CBS revealed its double standard in its treatment of Republican presidential candidates versus Democratic ones on Wednesday's Early Show, as Jim Axelrod and Nancy Cordes pressed Mitt Romney about the challenges ahead in the race the day after he won in Iowa. By contrast, then-anchor Katie Couric gushed over a "humanized" and "emotional" Hillary Clinton the day after the 2008 New Hampshire primary.

After joking with Romney about his eight vote margin of victory at the beginning of the interview, Axelrod asked the former Massachusetts governor about the apparent slim rise in the number of votes he gained in the 2012 Iowa caucuses versus four years earlier: "I'm wondering just one number...six years you've spent out in Iowa, and I think you end up with 66 more votes this time than in 2008. Can you explain this challenge you had in Iowa about getting more traction this go around?"



CBS's Bob Schieffer led his interview of Herman Cain on Tuesday's Early Show by asking, "Why did you accept the invitation?" Cain must have been wondering that himself by the end of the segment, as Schieffer and Norah O'Donnell conducted a hostile interrogation of the entrepreneur, pressing him about his qualifications to be secretary of defense, and even asked about the state of his marriage.

The Face the Nation host, filling in as CBS transitions to its new morning show lineup, noted how someone at his network "had the idea...why don't we ask Herman Cain to come on?...Well, of all things he said, yes." Schieffer then turned to the former GOP presidential candidate and asked his "why accept the invitation" question, adding, "Do you have something you want to tell us this morning? Are you going to endorse a candidate? What brings you to television this morning?"



As he interviewed Iowa Republican Governor Terry Branstad on Monday's The Early Show on CBS, substitute co-anchor Bob Schieffer naively wondered why someone does not act to put an end to negative ads in political campaigns.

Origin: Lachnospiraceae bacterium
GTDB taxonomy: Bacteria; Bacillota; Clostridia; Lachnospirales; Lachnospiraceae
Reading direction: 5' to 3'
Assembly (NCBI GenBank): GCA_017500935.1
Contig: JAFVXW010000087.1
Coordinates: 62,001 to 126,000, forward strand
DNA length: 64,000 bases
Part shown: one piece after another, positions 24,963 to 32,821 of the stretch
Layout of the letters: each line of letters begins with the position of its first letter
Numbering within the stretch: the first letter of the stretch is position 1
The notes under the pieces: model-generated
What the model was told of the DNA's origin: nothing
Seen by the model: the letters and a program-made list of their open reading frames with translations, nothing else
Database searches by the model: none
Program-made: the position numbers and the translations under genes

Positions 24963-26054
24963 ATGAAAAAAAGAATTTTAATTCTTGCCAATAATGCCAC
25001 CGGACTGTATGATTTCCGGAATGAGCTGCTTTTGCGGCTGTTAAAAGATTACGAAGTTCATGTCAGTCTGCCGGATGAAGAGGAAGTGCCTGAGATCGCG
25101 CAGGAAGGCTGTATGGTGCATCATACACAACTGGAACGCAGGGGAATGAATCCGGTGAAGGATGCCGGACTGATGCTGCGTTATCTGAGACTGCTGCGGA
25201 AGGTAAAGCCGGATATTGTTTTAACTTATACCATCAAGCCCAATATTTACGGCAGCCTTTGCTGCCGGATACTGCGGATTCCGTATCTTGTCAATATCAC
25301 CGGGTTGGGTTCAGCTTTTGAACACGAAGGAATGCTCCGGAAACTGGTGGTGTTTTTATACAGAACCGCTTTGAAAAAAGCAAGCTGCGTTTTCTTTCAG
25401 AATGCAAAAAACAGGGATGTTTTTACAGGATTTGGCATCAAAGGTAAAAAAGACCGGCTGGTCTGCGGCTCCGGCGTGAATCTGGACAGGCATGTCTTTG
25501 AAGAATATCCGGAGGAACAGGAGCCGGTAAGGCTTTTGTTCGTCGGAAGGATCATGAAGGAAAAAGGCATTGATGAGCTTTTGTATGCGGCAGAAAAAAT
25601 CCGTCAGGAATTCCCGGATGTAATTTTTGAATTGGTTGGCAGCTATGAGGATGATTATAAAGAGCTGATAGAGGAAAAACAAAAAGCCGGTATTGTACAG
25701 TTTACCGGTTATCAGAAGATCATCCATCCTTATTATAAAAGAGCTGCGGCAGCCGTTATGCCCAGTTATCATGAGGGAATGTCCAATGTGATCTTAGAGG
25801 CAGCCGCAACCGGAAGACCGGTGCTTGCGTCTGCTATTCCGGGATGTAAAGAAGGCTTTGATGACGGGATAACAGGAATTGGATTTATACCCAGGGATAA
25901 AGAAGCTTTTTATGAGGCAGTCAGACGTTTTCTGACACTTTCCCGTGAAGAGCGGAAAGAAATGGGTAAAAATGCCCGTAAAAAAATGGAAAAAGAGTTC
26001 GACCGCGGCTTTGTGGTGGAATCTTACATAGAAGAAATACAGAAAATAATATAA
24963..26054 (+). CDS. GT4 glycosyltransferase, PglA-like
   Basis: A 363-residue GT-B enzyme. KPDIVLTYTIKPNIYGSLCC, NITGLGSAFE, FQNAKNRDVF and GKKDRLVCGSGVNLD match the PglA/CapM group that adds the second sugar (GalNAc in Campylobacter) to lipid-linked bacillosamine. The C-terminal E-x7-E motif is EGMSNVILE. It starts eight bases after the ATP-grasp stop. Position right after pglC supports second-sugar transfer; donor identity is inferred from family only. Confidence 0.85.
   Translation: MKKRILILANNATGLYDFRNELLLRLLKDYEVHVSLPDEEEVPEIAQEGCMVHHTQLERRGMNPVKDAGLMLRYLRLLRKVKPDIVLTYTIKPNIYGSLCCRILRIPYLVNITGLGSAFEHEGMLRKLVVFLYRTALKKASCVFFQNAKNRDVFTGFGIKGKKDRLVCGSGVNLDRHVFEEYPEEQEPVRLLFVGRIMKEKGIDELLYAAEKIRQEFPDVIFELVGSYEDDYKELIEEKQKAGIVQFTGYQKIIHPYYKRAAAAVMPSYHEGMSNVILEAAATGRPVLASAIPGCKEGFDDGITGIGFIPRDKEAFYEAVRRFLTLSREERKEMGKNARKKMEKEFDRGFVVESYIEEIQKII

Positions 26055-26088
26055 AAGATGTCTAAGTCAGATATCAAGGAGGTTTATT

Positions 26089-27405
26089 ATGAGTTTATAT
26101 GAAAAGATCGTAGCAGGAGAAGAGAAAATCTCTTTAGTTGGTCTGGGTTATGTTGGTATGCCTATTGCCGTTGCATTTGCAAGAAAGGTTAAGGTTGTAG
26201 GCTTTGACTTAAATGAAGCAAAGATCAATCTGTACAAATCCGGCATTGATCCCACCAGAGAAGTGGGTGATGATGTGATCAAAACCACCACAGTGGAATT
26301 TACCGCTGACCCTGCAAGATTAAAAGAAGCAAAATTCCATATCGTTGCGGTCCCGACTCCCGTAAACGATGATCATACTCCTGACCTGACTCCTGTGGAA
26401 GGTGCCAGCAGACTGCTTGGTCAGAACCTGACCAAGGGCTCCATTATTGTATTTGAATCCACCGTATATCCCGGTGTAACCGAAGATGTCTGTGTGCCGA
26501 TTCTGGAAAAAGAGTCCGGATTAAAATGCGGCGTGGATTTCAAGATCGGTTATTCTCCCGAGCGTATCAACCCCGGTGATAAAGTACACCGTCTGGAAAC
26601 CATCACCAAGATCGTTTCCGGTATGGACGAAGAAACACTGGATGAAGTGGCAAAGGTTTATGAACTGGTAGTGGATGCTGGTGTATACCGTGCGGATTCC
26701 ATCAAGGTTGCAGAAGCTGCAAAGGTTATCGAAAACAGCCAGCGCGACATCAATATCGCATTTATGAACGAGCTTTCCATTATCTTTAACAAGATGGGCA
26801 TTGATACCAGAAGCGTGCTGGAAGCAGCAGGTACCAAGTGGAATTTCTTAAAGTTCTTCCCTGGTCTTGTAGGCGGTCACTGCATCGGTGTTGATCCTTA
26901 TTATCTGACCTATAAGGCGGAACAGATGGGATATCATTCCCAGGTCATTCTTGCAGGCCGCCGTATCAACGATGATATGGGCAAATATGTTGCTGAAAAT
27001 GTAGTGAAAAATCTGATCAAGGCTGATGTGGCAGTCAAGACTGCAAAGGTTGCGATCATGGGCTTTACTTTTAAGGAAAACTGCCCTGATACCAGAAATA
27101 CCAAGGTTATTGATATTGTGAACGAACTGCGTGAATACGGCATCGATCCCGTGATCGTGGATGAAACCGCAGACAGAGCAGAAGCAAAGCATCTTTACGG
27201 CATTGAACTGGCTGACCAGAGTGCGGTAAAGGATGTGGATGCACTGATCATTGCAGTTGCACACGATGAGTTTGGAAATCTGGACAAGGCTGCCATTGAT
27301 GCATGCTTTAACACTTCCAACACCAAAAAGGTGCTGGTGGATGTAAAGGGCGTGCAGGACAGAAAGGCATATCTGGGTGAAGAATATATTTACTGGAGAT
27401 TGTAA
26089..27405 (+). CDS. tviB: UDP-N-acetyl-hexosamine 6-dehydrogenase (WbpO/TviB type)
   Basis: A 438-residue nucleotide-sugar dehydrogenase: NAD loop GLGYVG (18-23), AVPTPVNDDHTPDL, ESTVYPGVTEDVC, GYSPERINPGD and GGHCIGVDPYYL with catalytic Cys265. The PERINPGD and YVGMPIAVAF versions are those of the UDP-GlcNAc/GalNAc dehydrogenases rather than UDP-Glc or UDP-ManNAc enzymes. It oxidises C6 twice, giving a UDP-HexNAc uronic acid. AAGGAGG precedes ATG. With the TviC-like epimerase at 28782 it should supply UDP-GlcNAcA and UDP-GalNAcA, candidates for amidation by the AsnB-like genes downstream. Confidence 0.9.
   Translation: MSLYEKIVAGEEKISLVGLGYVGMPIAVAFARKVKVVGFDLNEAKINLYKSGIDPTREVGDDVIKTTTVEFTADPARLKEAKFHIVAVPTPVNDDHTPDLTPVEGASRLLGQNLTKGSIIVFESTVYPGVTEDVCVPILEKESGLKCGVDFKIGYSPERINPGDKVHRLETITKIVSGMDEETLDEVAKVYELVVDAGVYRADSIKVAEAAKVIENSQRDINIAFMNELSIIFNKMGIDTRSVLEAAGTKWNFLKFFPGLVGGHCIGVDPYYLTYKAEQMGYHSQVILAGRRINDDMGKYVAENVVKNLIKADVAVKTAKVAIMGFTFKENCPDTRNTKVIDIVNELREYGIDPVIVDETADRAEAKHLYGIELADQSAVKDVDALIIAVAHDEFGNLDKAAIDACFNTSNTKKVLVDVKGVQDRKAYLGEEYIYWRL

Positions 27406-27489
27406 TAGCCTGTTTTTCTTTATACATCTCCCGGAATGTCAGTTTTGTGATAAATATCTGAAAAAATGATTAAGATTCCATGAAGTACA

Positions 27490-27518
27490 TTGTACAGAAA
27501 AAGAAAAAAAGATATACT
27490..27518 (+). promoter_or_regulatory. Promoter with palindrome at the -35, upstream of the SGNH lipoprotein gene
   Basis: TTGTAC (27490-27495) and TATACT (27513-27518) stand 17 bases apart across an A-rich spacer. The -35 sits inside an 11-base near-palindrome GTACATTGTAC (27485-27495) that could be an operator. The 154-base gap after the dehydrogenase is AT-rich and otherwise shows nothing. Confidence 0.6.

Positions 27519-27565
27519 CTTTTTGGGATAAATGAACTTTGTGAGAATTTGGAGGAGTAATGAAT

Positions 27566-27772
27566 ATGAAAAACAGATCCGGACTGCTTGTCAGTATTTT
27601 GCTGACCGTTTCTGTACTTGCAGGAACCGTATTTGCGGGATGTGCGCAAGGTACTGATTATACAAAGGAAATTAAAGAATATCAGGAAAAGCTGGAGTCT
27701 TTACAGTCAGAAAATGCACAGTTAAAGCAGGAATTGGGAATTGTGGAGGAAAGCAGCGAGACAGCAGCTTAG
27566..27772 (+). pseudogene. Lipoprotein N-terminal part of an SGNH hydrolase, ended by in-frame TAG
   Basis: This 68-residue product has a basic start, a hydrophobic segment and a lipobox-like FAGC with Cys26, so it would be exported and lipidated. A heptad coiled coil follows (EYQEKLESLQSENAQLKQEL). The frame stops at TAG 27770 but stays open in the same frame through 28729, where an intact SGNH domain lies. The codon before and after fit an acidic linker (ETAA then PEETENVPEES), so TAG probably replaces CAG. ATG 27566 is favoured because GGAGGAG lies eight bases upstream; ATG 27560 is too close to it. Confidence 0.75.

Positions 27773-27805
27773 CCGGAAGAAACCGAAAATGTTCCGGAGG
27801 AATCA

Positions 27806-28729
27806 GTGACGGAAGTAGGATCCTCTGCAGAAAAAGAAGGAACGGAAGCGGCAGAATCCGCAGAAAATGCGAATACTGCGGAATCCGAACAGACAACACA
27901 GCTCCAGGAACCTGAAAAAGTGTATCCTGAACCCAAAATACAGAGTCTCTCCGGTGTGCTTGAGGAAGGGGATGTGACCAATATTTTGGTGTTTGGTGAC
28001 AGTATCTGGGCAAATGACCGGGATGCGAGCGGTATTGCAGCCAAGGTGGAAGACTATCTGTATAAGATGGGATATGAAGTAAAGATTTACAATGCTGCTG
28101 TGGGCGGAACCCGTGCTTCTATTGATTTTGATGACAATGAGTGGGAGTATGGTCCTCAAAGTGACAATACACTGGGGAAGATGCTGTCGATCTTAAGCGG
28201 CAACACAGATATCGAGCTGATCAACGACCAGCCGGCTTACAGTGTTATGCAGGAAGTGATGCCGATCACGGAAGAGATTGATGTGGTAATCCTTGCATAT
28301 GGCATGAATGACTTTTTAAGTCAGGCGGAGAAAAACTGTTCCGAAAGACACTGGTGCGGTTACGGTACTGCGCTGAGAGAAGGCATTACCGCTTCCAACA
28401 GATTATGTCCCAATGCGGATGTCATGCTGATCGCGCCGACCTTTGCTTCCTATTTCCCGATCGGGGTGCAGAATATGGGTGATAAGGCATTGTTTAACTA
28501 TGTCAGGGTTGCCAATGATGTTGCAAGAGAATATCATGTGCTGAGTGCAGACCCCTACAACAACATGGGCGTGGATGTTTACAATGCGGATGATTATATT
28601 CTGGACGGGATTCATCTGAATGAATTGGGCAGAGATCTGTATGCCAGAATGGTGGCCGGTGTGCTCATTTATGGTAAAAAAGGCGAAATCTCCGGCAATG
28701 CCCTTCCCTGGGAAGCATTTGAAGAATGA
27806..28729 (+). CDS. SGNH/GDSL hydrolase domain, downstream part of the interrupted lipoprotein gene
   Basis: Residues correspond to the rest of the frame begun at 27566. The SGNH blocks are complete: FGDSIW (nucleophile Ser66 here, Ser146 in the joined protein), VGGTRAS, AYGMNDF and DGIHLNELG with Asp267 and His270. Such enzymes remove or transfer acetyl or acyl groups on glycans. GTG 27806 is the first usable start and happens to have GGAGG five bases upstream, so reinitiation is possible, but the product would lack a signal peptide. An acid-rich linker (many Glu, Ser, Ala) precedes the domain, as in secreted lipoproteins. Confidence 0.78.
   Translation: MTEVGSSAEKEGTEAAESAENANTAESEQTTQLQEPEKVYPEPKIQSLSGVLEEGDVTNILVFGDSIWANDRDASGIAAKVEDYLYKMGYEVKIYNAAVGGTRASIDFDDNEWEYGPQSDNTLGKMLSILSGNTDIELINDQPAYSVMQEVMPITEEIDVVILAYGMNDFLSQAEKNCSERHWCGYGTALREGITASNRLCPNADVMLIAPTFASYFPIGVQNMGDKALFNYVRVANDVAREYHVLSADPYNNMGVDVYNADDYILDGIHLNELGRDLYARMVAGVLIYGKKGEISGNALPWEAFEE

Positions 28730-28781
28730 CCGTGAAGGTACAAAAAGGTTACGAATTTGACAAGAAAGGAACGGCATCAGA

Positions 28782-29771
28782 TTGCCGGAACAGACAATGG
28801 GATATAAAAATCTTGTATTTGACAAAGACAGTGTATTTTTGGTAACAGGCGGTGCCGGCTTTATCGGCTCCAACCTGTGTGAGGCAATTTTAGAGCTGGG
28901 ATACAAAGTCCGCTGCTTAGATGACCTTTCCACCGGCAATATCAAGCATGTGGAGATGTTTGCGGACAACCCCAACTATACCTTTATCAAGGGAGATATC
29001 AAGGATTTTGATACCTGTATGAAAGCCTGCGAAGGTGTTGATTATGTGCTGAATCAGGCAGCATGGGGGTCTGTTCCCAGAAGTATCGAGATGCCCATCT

On Thursday's The Early Show, CBS hosted a guest who implicated climate change as one of the factors contributing to many weather disasters in 2011, and he ended up warning of more droughts in the future. After asserting that 2011 was an unusually active year for natural disasters, Dr. M. Sanjayan of the Nature Conservancy including climate change in the list of influences:



Reporting on the campaigns in Iowa on Friday's Early Show, Times political correspondent Jeff Zeleny belittled candidate Michele Bachmann as "a little bit combustible and volatile."

Zeleny added that "Anyone knows what she could do," in response to CBS anchor Jeff Glor's question about the potential for a candidate to do something before the Iowa Caucus to change the GOP race.



On Tuesday's The Early Show, CBS's Katrina Zish filed a full report on the trend toward more women becoming gun enthusiasts.

Last October, The Early Show notably ran a report documenting public opposition to gun control.

Co-anchor Chris Wragge and substitute co-anchor Rebecca Jarvis set up Tuesday's report: (Video below)



In Thursday's interview with Sen. John McCain (R-Ariz.), Early Show co-host Chris Wragge asked if Republicans in Congress are basically helping President Obama get re-elected with their ongoing opposition to the Senate's two-month payroll tax cut extension plan.

"Are you essentially handing President Obama his re-election bid here by handling this the way the Republicans have handled this?" Wragge asked guest Senator McCain. The senator has been a noted critic of House Republicans in their refusal to vote for the Senate plan.